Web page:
'Sun Chips Are Considered a Vegetable': The State of Food In Our Schools

November 5, 2015
by Michelle Pellizzon for Thrive Market
'Sun Chips Are Considered a Vegetable': The State of Food In Our Schools

"Before the school year began, we had a staff-wide meeting. The women who worked in the cafeteria were excited they actually got stoves to cook on. The year before, all they had was one microwave. All the food came in frozen and they had to heat each individual styrofoam plate one by one." 

Anna Simonds and Rachel Faust have been teachers with Teach for America for the past several years—Anna starting in New Orleans, Rachel in Miami, and now together in New York City. They've seen firsthand the impact of nutrition in our schools—100 percent of the students in their schools qualify for free breakfast and lunch meals served in the cafeterias.

While free meals are ostensibly an important benefit to public schooling for low-income families, the government and school board-approved menu is hardly what one might consider healthy.

"Cafeterias were usually in trailers," explains Simonds. "Breakfast everyday had to have a fruit component, so usually it was fruit juice. But if you turned over the bottle you'd read the label that said 'contains no fruit.' So basically it was water with sugar and artificial flavors."

It's true—schools are required to provide a fruit at breakfast. But the rules are so opaque that almost anything could qualify—even sugar-sweetened beverages. The Department of Agriculture is responsible for compiling the nutrition standards for the National School Lunch and School Breakfast programs, and the 81-page document is loaded with seemingly arbitrary rules.

For example, whole milk is off limits, but artificially flavored and colored fat-free milk with high fructose corn syrup is totally acceptable. Whole milk contains calcium, vitamin D, protein, phosphorus, magnesium, potassium, vitamin B12, and zinc, and doesn't need to be chemically fortified like low-fat or nonfat milk does. But fat-free milk has about 50 fewer calories and less fat than whole milk, so it's considered the healthier option.

This bureaucratic view on nutrition—that the childhood obesity epidemic can be contained simply by focusing on a kid's caloric intake rather than nutritional density of the food they're eating—tends to get in the way of the policy put in place to keep kids healthy like the National School Breakfast and Lunch programs.

Twenty-one million kids qualify for school breakfast programs, but unfortunately only half of those kids actually get to eat the meal they're allowed. And not only is it affecting their physical health—kids who go hungry are chronically overweight due to high amounts of cheap, processed food that makes up their day to day diets—but their mental health, too. Kids who eat breakfast perform 17.5 percent better on standardized tests.

"Focus is a huge challenge for these kids. When you're hungry, you struggle," says Faust, who currently works in a school in New York City.  During Simonds' tenure in Louisiana,  "Almost every day around 1:30, 2 o'clock, kids would pass out cold because they hadn't eaten enough. New York is a little better—I see better adherence to regulations here. But I still wouldn't eat what they have to eat in it's current state."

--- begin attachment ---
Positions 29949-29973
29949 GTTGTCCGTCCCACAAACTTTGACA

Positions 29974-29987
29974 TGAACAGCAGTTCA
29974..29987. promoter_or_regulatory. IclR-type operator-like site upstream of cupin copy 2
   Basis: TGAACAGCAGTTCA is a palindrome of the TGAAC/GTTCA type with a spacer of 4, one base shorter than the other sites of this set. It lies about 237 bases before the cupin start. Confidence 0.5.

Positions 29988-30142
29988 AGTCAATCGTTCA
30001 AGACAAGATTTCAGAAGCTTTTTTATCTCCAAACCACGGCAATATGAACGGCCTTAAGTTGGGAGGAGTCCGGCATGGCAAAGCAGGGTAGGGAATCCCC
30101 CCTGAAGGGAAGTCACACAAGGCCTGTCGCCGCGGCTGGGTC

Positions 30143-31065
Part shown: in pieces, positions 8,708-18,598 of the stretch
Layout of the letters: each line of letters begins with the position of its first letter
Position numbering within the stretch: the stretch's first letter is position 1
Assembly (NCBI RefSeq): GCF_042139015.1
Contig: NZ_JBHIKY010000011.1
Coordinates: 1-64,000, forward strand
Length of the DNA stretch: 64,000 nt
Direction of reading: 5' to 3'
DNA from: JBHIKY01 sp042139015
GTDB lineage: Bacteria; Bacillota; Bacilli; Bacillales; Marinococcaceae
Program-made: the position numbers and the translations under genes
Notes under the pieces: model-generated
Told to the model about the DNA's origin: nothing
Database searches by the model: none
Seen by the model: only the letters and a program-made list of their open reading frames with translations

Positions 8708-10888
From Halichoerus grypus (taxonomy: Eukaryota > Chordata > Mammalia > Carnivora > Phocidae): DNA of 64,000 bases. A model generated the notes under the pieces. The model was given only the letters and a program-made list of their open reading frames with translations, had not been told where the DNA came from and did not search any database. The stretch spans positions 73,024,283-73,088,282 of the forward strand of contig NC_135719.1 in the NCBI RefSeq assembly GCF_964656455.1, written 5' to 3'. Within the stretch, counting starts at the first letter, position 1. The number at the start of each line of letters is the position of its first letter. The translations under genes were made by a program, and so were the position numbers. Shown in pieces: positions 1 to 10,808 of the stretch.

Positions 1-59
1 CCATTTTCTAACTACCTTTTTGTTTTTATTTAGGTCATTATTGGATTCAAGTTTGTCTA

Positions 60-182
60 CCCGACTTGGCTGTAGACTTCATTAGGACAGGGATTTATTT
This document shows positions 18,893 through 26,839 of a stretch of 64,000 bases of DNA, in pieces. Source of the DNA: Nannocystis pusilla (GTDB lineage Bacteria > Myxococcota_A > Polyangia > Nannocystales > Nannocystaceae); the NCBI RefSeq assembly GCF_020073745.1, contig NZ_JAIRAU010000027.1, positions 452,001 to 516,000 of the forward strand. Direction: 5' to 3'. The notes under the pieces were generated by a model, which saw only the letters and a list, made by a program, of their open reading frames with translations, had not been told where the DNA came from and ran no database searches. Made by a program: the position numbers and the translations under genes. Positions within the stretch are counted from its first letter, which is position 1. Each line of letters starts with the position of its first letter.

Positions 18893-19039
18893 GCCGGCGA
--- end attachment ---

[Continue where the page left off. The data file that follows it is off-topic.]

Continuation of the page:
Schools start the year with a budget for their food programs, and both Faust and Simonds noticed that when the cash started to dwindle, lunches changed. "That's when they'd consider ketchup a vegetable, or a bag of Sun Chips would count as a vegetable and a whole grain," notes Simonds. Most schools aren't even equipped to store fresh produce—they don't have the money for industrial refrigerators—instead storing apples and oranges in huge storage containers that lived in service closets for weeks.

Regardless of the quality of food, plates would still be cleared after every meal. Simonds remembers students from her class "shoveling down food as soon as it was in front of them, eating so fast because they were so hungry that I had to remind them to slow down and chew."

Teachers like Faust and Simonds do the best they can—stuffing lunch bags with extra food for the kids they know probably won't have another meal that day, encouraging their students to drink water throughout the day, and creating a conversation about nutrition as often as possible. The two young teachers even planned a health week at their school, which culminated in a dinner for all the families at the school and was catered with organic and fresh foods.

"Parents came up to us and told us they were surprised—that they'd never thought their kids would enjoy eating a salad. One woman had never seen her child eat an avocado before and her mind was totally blown!" Simonds laughed.

It's clear that parents, teachers, and even school administrators are trying to make the best choices for kids—but anything from budget restrictions to simple lack of knowledge can get in the way of healthier eating.

It's part of our mission with Thrive Gives—to make healthy food accessible to everyone. That's why we offer students, teachers, and low-income families a free membership to Thrive Market along with educational tools to help them navigate the world of healthy living, one step at a time. Together, we can help make a difference in changing food policy and eliminating hunger in America.

Photo credit: Alicia Cho

We believe that everyone deserves the right to access healthy food. But even in the United States, it can prove impossible for some families. So we created Thrive Gives: a program that gives access, family by family, to affordable, healthy, and wholesome food. Click here to see if you qualify for a free Thrive Gives membership! 

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This article is related to: Nutrition, School lunch, Thrive Gives, Kids, Teachers

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